More than 50 electoral systems in NSW require “urgent” cyber security fixes, the state’s electoral commissioner has warned in a rare appeal for additional government funding ahead of the next election.
In a frank submission [pdf] to parliament as part of budget estimates, John Schmidt revealed significant funding constraints have meant the NSW Electoral Commission is unable to meet it cyber security obligations.
It makes the commission one of the numerous state government agencies struggling to comply with NSW cyber security policy, including the recommended baseline cyber security mitigation strategies, known as the Essential Eight.
“Lack of adequate investment in the cyber security of NSW electoral systems and personnel has meant that the commission does not comply, and cannot comply in the immediate future, with the NSW public sector’s mandatory cyber security policies,” Schmidt said.
“The commission also does not meet the Australian Cyber Security Centre’s Essential Eight standards for cyber security.”
Schmidt said the commission had repeatedly asked for “specific funding to “defend the integrity of the state’s electoral system against cyber security threats”, but that the last three proposals had been knocked back.
“The commission was not successful in its previous three funding proposals to address this issue, other than for a small amount of ‘seed funding’ to develop a further business case (which was subsequently not approved) and the costs of hosting iVote at the 2019 state election,” he said.
Last year, an audit revealed that the commission made 13 separate funding proposals totalling $33.8 million in 2019-20, but only saw an $8.4 million increase – or a quarter of total funding requested – due to a NSW Treasury cap on requests.
Schmidt said the commission had again sought funding in the lead up to this year’s state budget to uplift is cyber security posture, with an Essential Eight “target maturity of at least two” planned before the state election in March 2023.
The 2021 budget proposal also asks for funding to resolve “ongoing cyber security issues with existing legacy systems” and ensure ‘security by design’ principles are included in the design and development of all new systems.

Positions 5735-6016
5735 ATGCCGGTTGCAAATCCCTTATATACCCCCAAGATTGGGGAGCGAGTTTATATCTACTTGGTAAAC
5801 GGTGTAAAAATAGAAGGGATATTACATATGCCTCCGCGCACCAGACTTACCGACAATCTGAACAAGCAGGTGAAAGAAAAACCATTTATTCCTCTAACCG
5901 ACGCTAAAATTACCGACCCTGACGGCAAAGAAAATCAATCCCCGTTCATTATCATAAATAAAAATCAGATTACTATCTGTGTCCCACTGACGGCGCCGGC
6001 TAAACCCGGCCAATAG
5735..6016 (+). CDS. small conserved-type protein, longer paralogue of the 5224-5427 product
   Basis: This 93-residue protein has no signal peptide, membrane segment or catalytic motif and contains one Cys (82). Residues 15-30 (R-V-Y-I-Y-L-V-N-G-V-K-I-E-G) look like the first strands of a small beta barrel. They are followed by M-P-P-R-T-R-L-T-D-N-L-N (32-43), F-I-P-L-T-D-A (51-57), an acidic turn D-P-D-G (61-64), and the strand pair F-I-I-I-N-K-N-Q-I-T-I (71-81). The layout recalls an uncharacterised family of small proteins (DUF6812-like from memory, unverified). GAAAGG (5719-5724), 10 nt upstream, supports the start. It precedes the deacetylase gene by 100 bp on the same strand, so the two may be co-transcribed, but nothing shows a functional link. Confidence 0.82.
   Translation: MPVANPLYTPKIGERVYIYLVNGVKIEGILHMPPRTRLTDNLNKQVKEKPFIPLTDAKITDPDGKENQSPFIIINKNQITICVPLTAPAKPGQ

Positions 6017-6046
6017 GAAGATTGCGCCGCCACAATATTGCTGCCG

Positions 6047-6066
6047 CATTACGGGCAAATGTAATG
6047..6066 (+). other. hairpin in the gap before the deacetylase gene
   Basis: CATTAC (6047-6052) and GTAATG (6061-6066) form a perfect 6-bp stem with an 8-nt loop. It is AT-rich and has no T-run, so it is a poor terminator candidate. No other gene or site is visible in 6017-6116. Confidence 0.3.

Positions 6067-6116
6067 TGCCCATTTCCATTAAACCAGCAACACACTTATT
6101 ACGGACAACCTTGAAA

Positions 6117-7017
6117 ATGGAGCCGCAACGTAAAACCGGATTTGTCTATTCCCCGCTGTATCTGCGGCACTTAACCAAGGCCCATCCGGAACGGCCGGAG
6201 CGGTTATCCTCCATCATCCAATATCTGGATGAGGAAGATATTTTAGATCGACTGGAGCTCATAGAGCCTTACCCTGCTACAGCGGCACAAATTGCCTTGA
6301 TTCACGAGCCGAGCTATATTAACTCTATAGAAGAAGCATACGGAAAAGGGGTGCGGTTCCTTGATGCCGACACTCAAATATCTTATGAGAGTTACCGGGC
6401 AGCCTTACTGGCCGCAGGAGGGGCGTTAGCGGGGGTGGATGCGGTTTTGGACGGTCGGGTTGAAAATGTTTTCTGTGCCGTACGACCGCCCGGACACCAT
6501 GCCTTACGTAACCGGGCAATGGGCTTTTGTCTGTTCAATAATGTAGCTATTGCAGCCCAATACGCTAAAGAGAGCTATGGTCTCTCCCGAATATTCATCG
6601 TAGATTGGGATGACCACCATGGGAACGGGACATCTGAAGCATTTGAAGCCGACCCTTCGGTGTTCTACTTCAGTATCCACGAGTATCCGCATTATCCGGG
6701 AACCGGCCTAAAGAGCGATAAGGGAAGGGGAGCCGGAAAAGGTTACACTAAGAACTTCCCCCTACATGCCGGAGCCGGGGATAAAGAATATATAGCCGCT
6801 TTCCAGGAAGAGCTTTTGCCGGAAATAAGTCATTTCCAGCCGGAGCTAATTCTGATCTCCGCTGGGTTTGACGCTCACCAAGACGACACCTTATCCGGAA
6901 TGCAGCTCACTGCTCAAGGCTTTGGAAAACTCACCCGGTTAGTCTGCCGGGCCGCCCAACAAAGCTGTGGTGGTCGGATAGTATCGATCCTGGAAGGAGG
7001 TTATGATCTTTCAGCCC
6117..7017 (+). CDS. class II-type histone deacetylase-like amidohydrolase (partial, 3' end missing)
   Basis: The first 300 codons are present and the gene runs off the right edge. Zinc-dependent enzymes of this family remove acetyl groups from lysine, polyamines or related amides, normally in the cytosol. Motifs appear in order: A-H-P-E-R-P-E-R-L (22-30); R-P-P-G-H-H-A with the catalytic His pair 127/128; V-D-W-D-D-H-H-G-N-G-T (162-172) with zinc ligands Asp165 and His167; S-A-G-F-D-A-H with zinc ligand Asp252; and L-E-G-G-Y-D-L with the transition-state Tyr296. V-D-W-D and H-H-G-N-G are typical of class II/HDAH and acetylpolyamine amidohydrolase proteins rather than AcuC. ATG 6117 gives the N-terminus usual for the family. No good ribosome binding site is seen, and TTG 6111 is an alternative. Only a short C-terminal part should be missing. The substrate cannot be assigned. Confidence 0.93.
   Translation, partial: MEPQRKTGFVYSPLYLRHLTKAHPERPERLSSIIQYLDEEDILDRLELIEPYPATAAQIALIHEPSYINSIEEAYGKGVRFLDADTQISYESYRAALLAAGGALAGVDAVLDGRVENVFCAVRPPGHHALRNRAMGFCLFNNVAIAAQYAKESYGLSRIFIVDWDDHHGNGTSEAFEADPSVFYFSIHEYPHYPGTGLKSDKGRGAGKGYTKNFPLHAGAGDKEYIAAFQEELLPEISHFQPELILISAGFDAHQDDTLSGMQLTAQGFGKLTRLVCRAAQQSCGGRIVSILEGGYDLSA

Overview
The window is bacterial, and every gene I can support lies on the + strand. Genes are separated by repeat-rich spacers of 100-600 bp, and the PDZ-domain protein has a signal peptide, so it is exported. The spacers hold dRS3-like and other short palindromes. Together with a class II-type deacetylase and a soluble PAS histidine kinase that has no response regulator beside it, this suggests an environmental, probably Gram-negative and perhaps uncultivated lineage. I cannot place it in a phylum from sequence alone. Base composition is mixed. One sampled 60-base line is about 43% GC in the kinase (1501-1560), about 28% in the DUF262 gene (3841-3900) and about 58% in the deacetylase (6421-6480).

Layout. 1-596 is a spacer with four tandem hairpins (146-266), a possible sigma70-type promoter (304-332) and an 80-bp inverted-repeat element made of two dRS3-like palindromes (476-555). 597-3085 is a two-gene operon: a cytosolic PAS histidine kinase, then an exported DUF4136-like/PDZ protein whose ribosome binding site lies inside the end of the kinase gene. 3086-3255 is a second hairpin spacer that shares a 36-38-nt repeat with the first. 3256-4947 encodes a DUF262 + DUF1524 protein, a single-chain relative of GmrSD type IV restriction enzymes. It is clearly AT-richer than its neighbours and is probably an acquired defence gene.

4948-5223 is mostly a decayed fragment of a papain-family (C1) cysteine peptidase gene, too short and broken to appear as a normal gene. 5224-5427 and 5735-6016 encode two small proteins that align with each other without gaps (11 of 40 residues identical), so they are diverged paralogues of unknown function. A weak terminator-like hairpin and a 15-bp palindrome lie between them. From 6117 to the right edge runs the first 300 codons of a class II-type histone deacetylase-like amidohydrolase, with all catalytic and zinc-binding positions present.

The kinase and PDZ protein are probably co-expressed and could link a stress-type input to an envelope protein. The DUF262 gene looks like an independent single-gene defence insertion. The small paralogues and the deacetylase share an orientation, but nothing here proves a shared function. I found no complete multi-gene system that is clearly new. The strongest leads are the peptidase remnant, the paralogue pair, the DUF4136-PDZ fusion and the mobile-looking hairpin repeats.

Improved identity access management to ensure appropriate levels of access, as is the use of an external cyber security operations centres – like the Australian Electoral Commission deployed at the last federal election – to improve incident identification and management.
In the long-term, the commission is also “seeking budget funding to mitigate the risks with its dependency on the more than 50 internally-developed business systems that are critical to the delivery of every election”.
“These systems require urgent updates for cyber security, reliability and supportability reasons,” Schmidt said.
“Only with additional funding now can the commission ensure these systems are capable of delivering the 2023 state general election, as well undertake longer-term critical system planning to protect them into the future.”
Additional funding would allow the commission to resolve “known issues within existing applications to extend their life so that they will be more reliable during delivery of [the 2023 state election]”, as well as reduce complexity around data architecture and data management.
Schmidt added that the commission was dependent on a “number of bespoke and ageing core systems that were not designed with a security focus in mind and have limited support available” at a time when threats were increasing.
He said “system issues” during the 2019 state election had “directly impacted voters voting at early voting centres”, but did not mention the iVote registration system issued that the commission faced one day out from polling.
Last year, the NSW Audit Office recommended that the government urgently improve its cyber security resilience after the majority of agencies reported low levels of maturity under the Essential Eight for a third straight year.
In response, the government has kicked off a number of cyber security uplift programs, including at NSW Police and the Department of Communities and Justice which have received $56 million over three years to secure their systems.
Service NSW also recently received $5 million to upgrade its cyber defence in the wake of an email account compromise attack that exposed 736GB of data to unknown attackers, including the personal information of 103,000 customers.
The government has set aside a total of $240 million over three years as part of the state’s $1.6 billion digital restart fund for cyber security initiatives, including $60 million to expand the remit and staffing levels of Cyber Security NSW.
A NSW parliament inquiry last month asked that the government review its cyber security policy to give agencies greater clarity around mandatory standards, as well as move Cyber Security NSW to the Department of Premier and Cabinet.